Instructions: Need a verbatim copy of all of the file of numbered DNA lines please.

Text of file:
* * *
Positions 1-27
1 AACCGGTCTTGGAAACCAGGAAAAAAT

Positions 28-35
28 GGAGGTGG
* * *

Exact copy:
Positions 1-27
1 AACCGGTCTTGGAAACCAGGAAAAAAT

Positions 28-35
28 GGAGGTGG